The Oregon Coast flattens out after Cape Perpetua starting with a fifty-mile stretch of sand dunes from Florence south to Coos Bay and then climbs into the low, forested hills of the Coast Range. The area passes through heavily logged private timberlands and state forests while the dunes and beaches are infested with dirt bikes and dune buggies roaring around. We were becoming disenchanted, even thinking of just driving on into California, until we reached the turn-off for Cape Blanco State Park.
As we drove up the access road through sheep farms and fields we wondered if this would be worth it until we passed through the park boundary and reached the cape, and it was spectacular. Oregon’s oldest lighthouse was perched on a windy bluff and sea stacks shaped like whales jutted out of the ocean far offshore. For $22 per night we set up our trailer in a private, forested slot overlooking the ocean and even had water and power (no sewer attachment though). Even better, there was hardly anyone in the park. Now this would do fine for the next four nights.
We set up our outdoor kitchen and relaxed with a burger and asparagus dinner as the late afternoon sun began to set. Unfortunately, that was the last time we’d see much of the sun for the next three days as a cold, windy rain settled in that night. Still, we enjoyed Cape Blanco immensely and toured the lighthouse and the historic Hughes House built in 1898 on a lonely bluff over the tidelands.
We visited nearby Blandon and its easy-going “old town” district. One morning I woke up early and hiked down to the beach and then around the rocky cape below the lighthouse finding tidepools with more starfish and even a Pacific giant octopus washed up on one of the lonely beaches there. Another day we hiked out to the beach where the Sixes River pours into the Pacific and surprised a pair of racoons bathing along the empty beach while harbor seals eyed us suspiciously from the surf. Cape Blanco ended up being our favorite park along the Oregon Coast.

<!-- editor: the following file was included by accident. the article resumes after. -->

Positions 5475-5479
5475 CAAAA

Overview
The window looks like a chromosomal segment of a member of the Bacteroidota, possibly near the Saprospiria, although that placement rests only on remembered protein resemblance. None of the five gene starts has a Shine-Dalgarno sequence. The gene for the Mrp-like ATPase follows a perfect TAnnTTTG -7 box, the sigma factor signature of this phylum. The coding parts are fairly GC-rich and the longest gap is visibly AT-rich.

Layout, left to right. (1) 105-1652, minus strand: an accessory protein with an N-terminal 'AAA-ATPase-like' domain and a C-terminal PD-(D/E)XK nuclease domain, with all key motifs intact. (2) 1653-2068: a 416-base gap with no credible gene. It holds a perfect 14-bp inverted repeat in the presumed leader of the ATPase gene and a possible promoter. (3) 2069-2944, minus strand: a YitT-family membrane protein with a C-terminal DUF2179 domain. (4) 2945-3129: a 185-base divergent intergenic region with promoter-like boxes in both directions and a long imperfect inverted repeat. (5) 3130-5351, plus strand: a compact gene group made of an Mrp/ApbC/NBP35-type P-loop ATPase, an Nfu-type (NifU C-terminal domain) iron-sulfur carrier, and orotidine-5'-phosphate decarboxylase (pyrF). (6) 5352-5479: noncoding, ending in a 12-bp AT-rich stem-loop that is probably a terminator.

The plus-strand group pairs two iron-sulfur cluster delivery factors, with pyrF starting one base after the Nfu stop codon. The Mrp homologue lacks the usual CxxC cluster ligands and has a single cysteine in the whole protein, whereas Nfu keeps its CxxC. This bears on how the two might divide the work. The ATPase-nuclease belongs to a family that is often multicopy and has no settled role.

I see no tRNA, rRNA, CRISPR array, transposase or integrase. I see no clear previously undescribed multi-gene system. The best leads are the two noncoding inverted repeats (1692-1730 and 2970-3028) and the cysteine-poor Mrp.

As much as we liked Cape Blanco it was mid-June and the redwood parks of California were calling us. From Cape Blanco south to the California border the Oregon coast again climbs into dramatic headlands with remote beaches and spectacular sea stacks standing offshore. It’s a magnificent drive from Cape Blanco into California. We stopped at Port Orford to walk its tidy little bay with its small but unusual fishing fleet which instead of being docked in a marina is hauled out of the water each day with a massive crane and stacked on a wharf. We hiked along the beach and rocks a Pistol Creek near the California border. Then we approached the California border and – sun!
The Oregon coast is hauntingly beautiful in the fog and rain, but by now we were ready for more light and warmth. As we drove around Crescent City California to our campsite for the next four days we were stunned by the gigantic redwood trees along the highway. But wait till you see the big ones! That will be in our next report.